9. 9. IIMA INDIA Research and PublicationsIn the passenger segment, a reduction of one rupee was offered in the second classordinary fare, 10% in ACII and 18% in ACI. There had been increase in charges forcancellation, more trains being made superfast with a reduction in time and thusimposing a superfast charge, booking tickets from an origin different from the place ofreservation, separation of tickets if a through a journey involved more than one train ora break of journey – thus not offering the telescopic benefits (the last charge has sincebeen withdrawn).The tatkal scheme, targeted at the ‘last minute’ passenger was extended first from oneday to three days and then to five days. This offered a window of opportunity toincrease earnings through differential pricing, based on the time of booking.Emphasis has been laid on what has been called ‘touch and feel’ initiatives to improvethe service quality for the passenger.Consequent to the above initiatives, the growth in number of passengers has been 7.5%in 2005-06 over 2004-05 and 7.1% in 2004-05 over 2003-04. The growth in the earlierthree years had ranged between -2.4% to 5.4% (Exhibit 1).2.3 Other EarningsThe increase in other earnings of Rs 599 crores (24.2% over 2004-05) came throughparcel, catering, advertising, dividends from the public sector units under the ministryetc (Exhibit 7). The increase of 24.2% in 2005-06 over 2004-05 followed a similargrowth of 24.7% in 2004-05 over 2003-04. In the earlier years, the growth in thissegment had been marginal. this source of revenue had not received as much focus asin the past two years A slew of initiatives on these areas had been implemented overthe past two years, making it attractive for private parties to take advantage of themarket opportunity that IR could offer.ParcelFor the parcel business, even though the leasing concept had been in place earlier, theimplementation had been slow due to poor market response. This was given a thrustover the past two years. In a correspondence to the GMs in July 2005, the MR urged,“The GMs should ensure that all tender notices concerning parcel contracts are issuedwithin 15 days and tenders are finalized within 2 months from the date of receipt of thisletter.” The zones were empowered to fix up leases if they could get a bid at 20% morethan the previous year’s earnings.CateringCatering was an essential service to IR passengers, both on the trains (mobile) and atthe stations (static). Outsourcing in catering through the IRCTC was a major initiative,which received increased attention during the past two years. Like parcel, in the MR’scorrespondence to GMs, a sense of urgency was communicated focusing on the need toquickly finalize the catering contracts within three months of issuing the tender. Opencompetitive bidding, many times having to deal with pressures (including courtlitigation) brought by incumbents, had been a strategy to unlock the potential of this W.P. No. 2007-02-03 Page No. 9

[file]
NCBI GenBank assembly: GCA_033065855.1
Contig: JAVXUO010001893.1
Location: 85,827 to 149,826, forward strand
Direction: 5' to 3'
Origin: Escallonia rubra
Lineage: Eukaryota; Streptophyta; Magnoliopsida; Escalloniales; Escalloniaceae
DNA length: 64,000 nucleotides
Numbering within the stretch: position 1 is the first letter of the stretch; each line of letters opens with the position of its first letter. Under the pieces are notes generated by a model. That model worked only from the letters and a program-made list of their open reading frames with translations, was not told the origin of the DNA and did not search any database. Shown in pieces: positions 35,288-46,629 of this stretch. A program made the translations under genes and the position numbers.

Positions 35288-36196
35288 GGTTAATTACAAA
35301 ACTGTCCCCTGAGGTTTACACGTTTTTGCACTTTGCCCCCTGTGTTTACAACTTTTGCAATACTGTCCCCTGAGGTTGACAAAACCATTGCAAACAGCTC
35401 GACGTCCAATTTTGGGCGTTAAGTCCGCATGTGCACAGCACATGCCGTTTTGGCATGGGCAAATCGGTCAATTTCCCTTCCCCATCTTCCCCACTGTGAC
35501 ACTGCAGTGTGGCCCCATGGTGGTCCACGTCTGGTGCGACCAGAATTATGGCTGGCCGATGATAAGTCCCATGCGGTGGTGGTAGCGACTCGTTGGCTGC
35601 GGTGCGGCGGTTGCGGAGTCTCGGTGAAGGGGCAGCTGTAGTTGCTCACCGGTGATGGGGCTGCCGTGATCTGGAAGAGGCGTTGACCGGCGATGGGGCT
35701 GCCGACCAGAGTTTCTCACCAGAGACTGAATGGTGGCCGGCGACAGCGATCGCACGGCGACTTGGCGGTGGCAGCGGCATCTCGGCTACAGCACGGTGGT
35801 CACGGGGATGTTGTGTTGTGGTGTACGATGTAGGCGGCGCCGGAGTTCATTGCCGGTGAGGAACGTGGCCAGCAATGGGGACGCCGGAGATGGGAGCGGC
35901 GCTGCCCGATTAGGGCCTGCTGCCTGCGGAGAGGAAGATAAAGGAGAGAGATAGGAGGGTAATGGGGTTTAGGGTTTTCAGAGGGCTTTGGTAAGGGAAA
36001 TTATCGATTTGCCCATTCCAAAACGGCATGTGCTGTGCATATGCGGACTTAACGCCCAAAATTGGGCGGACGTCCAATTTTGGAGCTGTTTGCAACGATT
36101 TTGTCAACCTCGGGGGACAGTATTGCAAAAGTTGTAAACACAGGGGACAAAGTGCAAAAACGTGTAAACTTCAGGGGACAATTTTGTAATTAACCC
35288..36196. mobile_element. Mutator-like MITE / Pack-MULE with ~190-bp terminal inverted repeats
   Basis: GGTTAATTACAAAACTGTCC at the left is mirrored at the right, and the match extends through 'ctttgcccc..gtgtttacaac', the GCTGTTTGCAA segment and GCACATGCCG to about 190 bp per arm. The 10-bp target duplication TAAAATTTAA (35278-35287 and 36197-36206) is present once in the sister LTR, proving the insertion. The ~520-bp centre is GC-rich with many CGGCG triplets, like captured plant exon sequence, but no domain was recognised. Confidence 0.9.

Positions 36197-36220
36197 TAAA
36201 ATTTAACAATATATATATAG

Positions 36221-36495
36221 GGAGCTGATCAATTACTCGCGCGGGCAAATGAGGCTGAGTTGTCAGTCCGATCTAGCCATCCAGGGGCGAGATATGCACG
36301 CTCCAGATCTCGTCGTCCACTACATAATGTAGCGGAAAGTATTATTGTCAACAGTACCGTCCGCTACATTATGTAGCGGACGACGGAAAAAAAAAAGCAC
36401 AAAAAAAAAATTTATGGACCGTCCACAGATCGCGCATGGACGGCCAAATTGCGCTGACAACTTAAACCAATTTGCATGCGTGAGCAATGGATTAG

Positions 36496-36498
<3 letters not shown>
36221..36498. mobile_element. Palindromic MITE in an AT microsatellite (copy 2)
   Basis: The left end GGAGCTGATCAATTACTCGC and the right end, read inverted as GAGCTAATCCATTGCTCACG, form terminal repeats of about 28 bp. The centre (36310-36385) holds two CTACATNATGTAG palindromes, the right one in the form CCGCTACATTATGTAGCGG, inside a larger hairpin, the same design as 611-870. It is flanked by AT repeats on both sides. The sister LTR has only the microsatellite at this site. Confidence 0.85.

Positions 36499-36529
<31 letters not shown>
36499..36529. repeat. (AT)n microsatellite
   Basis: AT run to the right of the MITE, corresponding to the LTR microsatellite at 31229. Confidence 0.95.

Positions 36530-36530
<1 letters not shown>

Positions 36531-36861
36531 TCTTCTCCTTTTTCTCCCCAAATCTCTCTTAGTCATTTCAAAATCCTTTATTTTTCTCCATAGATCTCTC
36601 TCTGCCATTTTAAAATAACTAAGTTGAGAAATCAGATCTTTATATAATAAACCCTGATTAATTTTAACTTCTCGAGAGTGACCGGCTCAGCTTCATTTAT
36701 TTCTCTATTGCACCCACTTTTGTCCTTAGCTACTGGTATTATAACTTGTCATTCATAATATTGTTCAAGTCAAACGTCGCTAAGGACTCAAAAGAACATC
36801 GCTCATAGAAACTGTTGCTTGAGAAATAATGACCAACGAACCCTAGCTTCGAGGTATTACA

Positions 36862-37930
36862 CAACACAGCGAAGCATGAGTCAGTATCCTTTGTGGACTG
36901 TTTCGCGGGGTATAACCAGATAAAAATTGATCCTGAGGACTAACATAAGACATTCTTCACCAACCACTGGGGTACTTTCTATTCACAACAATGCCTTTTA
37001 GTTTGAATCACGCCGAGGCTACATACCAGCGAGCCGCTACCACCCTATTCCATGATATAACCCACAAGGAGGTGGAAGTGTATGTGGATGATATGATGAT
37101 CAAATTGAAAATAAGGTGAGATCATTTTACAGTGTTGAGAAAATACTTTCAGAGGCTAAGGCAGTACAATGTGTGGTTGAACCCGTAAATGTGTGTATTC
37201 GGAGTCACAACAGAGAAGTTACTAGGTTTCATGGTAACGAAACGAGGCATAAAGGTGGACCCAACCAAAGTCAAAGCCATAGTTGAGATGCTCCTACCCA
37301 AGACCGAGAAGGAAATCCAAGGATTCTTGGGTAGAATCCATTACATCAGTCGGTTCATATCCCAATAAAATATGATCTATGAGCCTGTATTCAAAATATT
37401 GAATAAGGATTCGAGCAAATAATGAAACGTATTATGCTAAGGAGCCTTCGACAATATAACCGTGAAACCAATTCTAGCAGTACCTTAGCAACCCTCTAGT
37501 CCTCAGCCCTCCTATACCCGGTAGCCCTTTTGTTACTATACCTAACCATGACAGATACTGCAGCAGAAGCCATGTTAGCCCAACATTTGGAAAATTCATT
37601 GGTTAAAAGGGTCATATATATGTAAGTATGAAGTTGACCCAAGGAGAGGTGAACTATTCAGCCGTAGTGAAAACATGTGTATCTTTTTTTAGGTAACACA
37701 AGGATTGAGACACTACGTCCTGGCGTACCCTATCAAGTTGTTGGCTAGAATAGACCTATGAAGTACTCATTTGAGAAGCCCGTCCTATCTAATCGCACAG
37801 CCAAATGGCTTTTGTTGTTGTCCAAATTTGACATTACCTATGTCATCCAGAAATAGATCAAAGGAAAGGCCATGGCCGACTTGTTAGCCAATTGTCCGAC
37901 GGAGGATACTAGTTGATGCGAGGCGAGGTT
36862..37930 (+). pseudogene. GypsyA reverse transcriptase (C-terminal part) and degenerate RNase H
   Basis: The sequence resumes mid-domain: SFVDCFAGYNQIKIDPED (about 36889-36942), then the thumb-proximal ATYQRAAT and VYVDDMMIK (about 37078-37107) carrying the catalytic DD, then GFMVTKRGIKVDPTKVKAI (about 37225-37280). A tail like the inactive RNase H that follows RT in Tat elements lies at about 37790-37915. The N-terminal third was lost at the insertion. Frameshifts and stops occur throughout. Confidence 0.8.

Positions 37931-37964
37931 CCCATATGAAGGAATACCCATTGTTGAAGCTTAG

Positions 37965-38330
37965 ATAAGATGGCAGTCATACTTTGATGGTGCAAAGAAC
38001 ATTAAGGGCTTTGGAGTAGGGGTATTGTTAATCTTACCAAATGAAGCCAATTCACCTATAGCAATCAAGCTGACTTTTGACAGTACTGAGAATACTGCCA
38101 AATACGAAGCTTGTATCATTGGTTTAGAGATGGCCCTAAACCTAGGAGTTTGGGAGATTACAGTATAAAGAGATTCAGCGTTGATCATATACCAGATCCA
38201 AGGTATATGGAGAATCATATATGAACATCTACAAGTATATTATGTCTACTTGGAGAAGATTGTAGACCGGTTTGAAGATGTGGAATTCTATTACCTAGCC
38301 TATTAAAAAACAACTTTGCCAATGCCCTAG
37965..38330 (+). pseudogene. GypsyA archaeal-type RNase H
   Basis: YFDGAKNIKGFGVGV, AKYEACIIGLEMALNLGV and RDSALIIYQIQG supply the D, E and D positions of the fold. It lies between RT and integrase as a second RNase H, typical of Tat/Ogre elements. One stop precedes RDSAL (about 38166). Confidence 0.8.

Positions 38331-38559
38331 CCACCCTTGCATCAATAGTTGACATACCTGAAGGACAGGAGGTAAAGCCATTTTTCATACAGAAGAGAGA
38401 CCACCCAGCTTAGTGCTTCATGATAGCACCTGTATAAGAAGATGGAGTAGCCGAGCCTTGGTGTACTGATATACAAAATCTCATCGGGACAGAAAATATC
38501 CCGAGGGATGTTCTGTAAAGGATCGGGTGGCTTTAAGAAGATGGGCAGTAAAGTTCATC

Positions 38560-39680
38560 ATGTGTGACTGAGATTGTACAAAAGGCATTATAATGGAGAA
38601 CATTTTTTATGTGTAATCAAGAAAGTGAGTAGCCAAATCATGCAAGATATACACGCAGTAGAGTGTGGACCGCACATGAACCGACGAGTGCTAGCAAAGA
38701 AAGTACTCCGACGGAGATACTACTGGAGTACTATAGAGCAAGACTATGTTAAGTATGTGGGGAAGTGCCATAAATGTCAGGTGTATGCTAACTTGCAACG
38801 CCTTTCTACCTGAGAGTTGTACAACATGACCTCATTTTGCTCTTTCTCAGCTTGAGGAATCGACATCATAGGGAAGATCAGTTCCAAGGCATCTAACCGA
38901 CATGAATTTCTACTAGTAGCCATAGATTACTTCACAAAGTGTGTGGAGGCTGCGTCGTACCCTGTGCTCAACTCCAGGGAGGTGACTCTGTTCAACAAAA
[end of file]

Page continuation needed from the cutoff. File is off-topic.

10. 10. IIMA INDIA Research and Publicationsbusiness activity. The political stature of Mr Lalu Prasad and his ability to deal withsuch pressures had enabled the GMs and IRCTC to move forward. Even then, at theend of the year, there were pending cases in courts.AdvertisingAs stated by CCM, NR, “easy processing of innovative ideas for advertising was put inplace.” This enabled zonal railways to be more proactive on this front. As an example,the NR doubled its advertising income from the three major terminal stations: Delhi,New Delhi and Hazrat Nizamuddin in two years. The increase in earning fromadvertising had been even more significant in the CR and WR, leveraging the Mumbaiarea. The overall IR earnings had gone up from Rs 50.2 crores in 2004-05 to Rs 78.1crores in 2005-06.2.4 Overall StrategyThe country’s economy was growing faster than before, moving from the 4% to 6%GDP growth rates (from 1996-97 until 2002-03) to the 8.5%, 7.5% and 8.4% achievedin 2003-04, 2004-05 and 2005-06 respectively. This growth environment offered anopportunity for IR and had a significant impact on the turnaround.In the freight business, there was focus on higher volumes, on the premise that marginalrevenues were significantly higher than marginal costs (Exhibit 8). This was done withthe objective of lowering the unit costs, resulting in the record surplus.The strategy for freight rates made a clean departure from the past (the nineties, whenrates were increased and high value finished goods suffered a greater increase in ratesthan low value raw materials) by (i) freezing freight rate increases and (ii) rationalisingthe commodity classification to benefit the high value goods and charge more from thelow rated commodities (Exhibit 6).The strategy of higher volumes was also carried through in the passenger business. Theconcept of revenue management, where in differential prices could be charged fordifferential services like tatkal and superfast were leveraged.In the other business areas of parcel, catering and advertising, the strategy ofoutsourcing through public private partnership and wholesaling rather than retailingwas adopted.Underlying all this was the strategy of increasing asset utilisation.2.5 Proposed InitiativesContinuing and building on the strategies adopted, the focus for the future is oncapacity enhancement, reduction in unit cost, reducing transit times and having worldclass terminals. W.P. No. 2007-02-03 Page No. 10